The official said that after the recent observations by the Supreme Court in the Hadiya case that courts cannot resort to a “roving enquiry” on whether the married relationship between a man and woman is based on consent, the NIA was moving cautiously in the case.

“In the current case, the woman met her husband Rasheed, now an accused, at a computer centre in Bangalore. He moved to Bangalore after failing to clear the first semester of his engineering course in Kerala. They got married and moved to Kerala,” said an NIA official. The official said that after a few months, the woman returned to her parents.

The NIA registered a case against nine people, including Rasheed, on January 30, following an order of the Kerala High Court. The woman had moved the court last year after reading about the Hadiya case.

‘Forced’ conversion

The Gujarat-based woman said the accused had married her by deceit by forging documents and “forcibly converted her to Islam.”

Rasheed, according to the NIA, had illegally confined her in Kerala before taking her to Jeddah in August, 2017 to join the terror group.

Besides Rasheed, Nahas Abdulkhader of Kannur (Kerala), Muhammed Nazish T.K. of Perigadi, Abdul Muhasin K. of Kannur, Fawas Jamal of Peruvaram, Danish Najeeb, Gazila, Moin Patel and Iliyas Mohammed, all hailing from Bangalore, have been named in the FIR.

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Re: The Islamic State, the Indian Sub-Continent & its Neighbourhood

Postby SSridhar » 28 Feb 2018 12:25

No evidence of IS hand in Kashmir killing, says DGP - Vijaita Singh, The Hindu
The Home Ministry said on Tuesday that an engineering student who recently joined militancy had pushed a message on an Islamic State-affiliated news agency that the outfit had killed a policeman at Soura in Srinagar on Sunday.

A senior Ministry official said the IS had no “physical infrastructure” in Kashmir and the militant might have used the platform to create confusion.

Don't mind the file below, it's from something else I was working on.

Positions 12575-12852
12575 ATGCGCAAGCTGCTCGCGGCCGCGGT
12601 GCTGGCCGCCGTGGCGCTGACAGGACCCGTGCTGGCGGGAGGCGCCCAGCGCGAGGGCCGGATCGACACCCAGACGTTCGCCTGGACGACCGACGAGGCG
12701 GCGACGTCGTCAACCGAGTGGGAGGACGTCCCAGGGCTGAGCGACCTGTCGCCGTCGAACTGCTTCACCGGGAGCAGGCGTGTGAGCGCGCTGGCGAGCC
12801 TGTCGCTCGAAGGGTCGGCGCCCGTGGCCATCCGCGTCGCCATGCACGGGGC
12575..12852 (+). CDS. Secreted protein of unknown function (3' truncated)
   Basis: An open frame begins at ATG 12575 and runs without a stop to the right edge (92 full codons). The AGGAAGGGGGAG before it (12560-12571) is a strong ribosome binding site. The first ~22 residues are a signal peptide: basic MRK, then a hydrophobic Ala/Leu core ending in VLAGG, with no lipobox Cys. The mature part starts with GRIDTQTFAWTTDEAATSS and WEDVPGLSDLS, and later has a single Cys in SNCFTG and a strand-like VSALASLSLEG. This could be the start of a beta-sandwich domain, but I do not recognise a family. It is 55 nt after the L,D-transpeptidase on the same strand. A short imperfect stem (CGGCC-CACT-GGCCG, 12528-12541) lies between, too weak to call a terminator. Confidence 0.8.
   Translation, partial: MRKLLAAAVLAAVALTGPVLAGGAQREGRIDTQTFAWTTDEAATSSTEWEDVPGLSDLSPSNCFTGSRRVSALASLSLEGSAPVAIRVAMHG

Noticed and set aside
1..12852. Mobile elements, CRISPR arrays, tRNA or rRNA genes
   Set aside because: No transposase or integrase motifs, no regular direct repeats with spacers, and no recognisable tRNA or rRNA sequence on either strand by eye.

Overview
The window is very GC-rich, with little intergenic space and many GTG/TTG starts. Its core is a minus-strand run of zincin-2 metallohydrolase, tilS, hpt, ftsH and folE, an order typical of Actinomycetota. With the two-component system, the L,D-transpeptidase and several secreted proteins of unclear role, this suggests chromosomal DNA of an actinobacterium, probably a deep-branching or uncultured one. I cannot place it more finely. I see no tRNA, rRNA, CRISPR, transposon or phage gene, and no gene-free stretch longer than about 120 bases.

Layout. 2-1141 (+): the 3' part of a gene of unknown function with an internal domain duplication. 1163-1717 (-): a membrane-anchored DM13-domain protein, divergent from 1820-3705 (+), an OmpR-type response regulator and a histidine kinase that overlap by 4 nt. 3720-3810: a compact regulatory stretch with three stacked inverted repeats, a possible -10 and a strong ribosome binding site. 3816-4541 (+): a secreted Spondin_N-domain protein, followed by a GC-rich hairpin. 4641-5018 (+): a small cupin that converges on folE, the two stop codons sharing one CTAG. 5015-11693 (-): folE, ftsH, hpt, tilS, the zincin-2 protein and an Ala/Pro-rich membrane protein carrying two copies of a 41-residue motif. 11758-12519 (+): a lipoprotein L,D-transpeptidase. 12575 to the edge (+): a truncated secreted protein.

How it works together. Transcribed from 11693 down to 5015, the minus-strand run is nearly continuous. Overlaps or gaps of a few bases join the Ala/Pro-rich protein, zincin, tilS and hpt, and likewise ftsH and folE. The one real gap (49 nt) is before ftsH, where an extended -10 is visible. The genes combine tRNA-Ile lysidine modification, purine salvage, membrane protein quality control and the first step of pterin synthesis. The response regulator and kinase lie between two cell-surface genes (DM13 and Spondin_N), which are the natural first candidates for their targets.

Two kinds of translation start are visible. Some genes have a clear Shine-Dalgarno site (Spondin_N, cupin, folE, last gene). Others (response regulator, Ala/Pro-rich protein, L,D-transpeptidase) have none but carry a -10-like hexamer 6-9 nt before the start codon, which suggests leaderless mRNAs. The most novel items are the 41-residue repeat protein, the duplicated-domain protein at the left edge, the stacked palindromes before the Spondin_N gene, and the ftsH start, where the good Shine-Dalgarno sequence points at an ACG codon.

The militant, Eisa Fazli, who the Home Ministry said was associated with the Lashkar-e-Taiba and the Hizbul Mujahideen, had pushed the message on the Amaq news agency along with a picture of the dead policeman and his rifle.

Director-General of Police, Jammu and Kashmir, S.P Vaid told The Hindu that Fazli was associated with Tehreek-ul-Mujahideen (TuM). The outfit that was active in the 1990s, when militancy was at its peak, has bounced back in the past few months.


Killed in action

Constable Farooq Ahmed Yatoo was killed when unidentified militants fired on him while he was guarding the residence of separatist leader Fazal Haq Qureshi.

Mr. Vaid said that Fazli, who belongs to Soura, was seen near the murder site and that has led them to believe that he passed on Yatoo’s photograph and that of his rifle to Amaq.

More than 24 hours after Yatoo was killed, Amaq released a message saying this was the second attack by IS militants in the past four months.

The first attack they referred to was that in Zakura area on the outskirts of Srinagar on November 17 when a J&K police sub-inspector was killed, a special police officer was injured and an alleged militant, Mugees Ahmed, was gunned down in retaliatory fire. At the time, the attack was also claimed by TuM.